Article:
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3/1/04 - AIDS PROGRAM - 2004-03-01


The U.S. has unveiled a five-year, fifteen-billion dollar program to combat the spread of AIDS around the world and to treat those who already have the deadly disease. Worldwide, more than forty-million people are infected with the H-I-V virus that causes AIDS. An estimated eight-thousand die from AIDS each day.

Nine-billion dollars of the new U.S. commitment will be used to fund new programs in more than a dozen countries in sub-Saharan Africa and the Caribbean, including Botswana, Ethiopia, Ivory Coast, Kenya, Mozambique, Namibia, Nigeria, Rwanda, South Africa, Tanzania, Uganda, and Zambia, and Guyana and Haiti [in the Caribbean region]. Five-billion dollars will go to provide continuing support to the approximately one-hundred countries where the U.S. contributes to H-I-V/AIDS programs. An additional one-billion dollars will support the Global Fund to Fight AIDS, Tuberculosis, and Malaria.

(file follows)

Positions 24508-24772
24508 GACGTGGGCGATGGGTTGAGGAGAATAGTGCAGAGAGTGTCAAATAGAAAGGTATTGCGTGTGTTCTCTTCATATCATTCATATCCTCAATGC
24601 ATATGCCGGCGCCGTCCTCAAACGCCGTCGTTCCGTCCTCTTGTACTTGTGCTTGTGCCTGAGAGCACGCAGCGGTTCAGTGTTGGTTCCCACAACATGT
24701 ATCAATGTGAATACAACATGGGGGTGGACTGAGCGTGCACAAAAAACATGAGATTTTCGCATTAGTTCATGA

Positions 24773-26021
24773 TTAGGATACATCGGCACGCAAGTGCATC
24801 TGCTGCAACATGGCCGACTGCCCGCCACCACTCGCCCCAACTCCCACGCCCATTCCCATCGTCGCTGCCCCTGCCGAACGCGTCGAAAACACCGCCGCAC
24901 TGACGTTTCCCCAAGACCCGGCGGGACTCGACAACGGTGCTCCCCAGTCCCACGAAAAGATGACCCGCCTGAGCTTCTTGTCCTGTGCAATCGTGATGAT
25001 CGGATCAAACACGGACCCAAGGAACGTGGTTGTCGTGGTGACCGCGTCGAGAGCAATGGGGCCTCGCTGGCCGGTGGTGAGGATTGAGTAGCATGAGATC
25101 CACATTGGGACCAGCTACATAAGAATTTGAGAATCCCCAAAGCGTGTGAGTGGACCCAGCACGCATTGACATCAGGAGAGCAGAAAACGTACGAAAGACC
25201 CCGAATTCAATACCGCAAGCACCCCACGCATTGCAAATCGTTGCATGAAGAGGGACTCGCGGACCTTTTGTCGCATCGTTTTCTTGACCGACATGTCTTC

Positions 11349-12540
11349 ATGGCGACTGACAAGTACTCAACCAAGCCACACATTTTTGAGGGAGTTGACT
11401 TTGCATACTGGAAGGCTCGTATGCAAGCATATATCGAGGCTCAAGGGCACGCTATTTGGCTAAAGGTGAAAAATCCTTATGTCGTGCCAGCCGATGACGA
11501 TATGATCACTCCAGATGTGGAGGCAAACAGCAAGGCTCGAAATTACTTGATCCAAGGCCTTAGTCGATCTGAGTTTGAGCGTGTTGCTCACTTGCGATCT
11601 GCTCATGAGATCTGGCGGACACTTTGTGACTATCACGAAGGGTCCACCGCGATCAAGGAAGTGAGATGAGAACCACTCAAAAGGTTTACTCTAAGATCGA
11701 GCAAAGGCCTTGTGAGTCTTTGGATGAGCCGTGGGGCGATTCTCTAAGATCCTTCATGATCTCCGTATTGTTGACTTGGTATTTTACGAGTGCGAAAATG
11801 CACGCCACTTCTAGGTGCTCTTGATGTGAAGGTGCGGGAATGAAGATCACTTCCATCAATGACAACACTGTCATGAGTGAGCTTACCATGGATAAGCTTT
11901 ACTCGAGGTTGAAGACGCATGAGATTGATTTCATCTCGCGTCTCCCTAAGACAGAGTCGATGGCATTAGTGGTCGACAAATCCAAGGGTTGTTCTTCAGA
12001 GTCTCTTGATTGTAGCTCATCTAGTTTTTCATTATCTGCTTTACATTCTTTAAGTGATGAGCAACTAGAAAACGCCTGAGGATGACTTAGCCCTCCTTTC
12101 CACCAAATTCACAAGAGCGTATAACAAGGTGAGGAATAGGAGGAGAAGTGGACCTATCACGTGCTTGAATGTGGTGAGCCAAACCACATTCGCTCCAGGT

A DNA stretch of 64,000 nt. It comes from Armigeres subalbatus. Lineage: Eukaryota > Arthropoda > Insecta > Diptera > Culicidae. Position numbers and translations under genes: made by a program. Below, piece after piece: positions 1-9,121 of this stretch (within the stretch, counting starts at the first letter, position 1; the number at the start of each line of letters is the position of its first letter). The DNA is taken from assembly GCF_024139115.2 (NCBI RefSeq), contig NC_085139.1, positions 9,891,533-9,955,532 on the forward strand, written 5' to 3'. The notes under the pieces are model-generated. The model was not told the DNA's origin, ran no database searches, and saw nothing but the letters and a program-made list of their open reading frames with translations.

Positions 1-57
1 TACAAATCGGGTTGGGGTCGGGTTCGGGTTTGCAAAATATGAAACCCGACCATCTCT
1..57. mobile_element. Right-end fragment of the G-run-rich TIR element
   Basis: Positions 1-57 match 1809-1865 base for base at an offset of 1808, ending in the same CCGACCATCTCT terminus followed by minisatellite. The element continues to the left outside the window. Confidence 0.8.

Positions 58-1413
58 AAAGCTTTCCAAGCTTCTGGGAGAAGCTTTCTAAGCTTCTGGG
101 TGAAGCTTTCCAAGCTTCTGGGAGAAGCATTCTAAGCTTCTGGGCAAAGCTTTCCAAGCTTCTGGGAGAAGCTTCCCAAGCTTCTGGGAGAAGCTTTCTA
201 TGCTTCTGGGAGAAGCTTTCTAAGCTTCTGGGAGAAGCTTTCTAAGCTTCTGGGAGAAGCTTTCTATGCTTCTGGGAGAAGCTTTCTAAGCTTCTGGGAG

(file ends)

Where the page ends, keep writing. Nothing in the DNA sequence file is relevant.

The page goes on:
Randall Tobias, the U.S. global AIDS coordinator, says that the plan reflects the “current best thinking about what needs to be done and what we believe it is possible to do”:

“This money will go to scale up programs that are providing antiretroviral [virus fighting drug] treatment, prevention programs, including those targeted to youth, and safe medical practice programs, and programs to provide care for orphans and vulnerable children.”

The U.S. initiative will encourage governments to strengthen their own national policies for combating AIDS and its consequences. And the U.S., says Ambassador Tobias, will work closely with the United Nations, other governments, and private organizations:

“I think there is no doubt in anyone’s mind that this is one of the greatest challenges of our time, and it’s going to require constant and concerted commitment from all of us working together, if we are to get a handle on it and to defeat it. The limits of what we can accomplish in eradicating AIDS and its consequences are defined, I think, only by the limits of our collective moral imagination."

U.S. officials call the plan “the boldest international health initiative ever undertaken by a single country.” Its success will be measured by lives saved, families held intact, and by how much impact it has on slowing the spread of AIDS.

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